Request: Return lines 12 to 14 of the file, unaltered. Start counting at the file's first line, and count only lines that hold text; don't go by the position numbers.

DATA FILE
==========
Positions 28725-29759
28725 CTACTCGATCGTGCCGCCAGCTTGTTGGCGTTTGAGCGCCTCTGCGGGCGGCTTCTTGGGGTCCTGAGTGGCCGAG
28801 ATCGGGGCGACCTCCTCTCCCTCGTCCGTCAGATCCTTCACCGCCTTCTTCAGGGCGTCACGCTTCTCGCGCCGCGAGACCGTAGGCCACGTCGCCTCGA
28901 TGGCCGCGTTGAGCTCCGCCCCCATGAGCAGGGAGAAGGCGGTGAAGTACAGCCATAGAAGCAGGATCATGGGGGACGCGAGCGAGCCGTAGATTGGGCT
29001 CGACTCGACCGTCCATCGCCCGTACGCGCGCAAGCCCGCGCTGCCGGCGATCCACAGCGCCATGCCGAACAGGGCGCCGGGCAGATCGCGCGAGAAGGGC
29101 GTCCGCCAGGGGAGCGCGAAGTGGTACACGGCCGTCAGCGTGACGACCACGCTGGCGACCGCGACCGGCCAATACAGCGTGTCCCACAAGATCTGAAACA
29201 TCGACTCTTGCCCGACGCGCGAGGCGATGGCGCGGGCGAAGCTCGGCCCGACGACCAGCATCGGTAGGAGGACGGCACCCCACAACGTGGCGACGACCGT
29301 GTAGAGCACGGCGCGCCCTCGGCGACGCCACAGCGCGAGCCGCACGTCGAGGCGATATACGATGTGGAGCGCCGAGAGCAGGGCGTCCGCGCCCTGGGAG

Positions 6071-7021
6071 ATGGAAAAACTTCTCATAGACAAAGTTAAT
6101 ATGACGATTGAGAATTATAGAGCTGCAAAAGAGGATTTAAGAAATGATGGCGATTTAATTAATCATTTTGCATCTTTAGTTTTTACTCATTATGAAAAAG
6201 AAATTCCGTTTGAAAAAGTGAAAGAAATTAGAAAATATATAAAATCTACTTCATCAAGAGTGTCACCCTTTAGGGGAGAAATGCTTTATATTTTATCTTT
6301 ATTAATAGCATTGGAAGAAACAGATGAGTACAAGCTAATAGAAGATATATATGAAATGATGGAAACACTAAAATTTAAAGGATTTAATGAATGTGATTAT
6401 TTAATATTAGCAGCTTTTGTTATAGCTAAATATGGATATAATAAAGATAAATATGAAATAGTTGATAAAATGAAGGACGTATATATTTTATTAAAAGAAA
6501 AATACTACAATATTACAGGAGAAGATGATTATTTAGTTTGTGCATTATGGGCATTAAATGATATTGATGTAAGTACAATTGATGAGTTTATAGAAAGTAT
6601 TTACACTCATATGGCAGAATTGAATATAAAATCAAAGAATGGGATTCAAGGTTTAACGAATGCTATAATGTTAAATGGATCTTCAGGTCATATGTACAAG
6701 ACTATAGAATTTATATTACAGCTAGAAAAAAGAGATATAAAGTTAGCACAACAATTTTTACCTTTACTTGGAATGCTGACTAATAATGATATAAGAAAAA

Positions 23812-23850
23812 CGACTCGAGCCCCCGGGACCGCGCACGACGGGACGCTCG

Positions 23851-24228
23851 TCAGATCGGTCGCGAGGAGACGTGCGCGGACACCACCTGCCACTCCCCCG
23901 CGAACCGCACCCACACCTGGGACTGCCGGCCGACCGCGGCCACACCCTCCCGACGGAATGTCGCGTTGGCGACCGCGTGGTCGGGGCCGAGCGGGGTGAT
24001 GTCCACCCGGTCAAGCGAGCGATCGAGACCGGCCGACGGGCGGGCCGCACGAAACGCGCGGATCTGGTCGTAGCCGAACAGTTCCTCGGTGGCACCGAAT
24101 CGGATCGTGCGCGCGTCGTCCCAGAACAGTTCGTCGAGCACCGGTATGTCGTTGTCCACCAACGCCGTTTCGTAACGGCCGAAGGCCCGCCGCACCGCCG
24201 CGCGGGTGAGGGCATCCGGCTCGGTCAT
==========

6201 AAATTCCGTTTGAAAAAGTGAAAGAAATTAGAAAATATATAAAATCTACTTCATCAAGAGTGTCACCCTTTAGGGGAGAAATGCTTTATATTTTATCTTT
6301 ATTAATAGCATTGGAAGAAACAGATGAGTACAAGCTAATAGAAGATATATATGAAATGATGGAAACACTAAAATTTAAAGGATTTAATGAATGTGATTAT
6401 TTAATATTAGCAGCTTTTGTTATAGCTAAATATGGATATAATAAAGATAAATATGAAATAGTTGATAAAATGAAGGACGTATATATTTTATTAAAAGAAA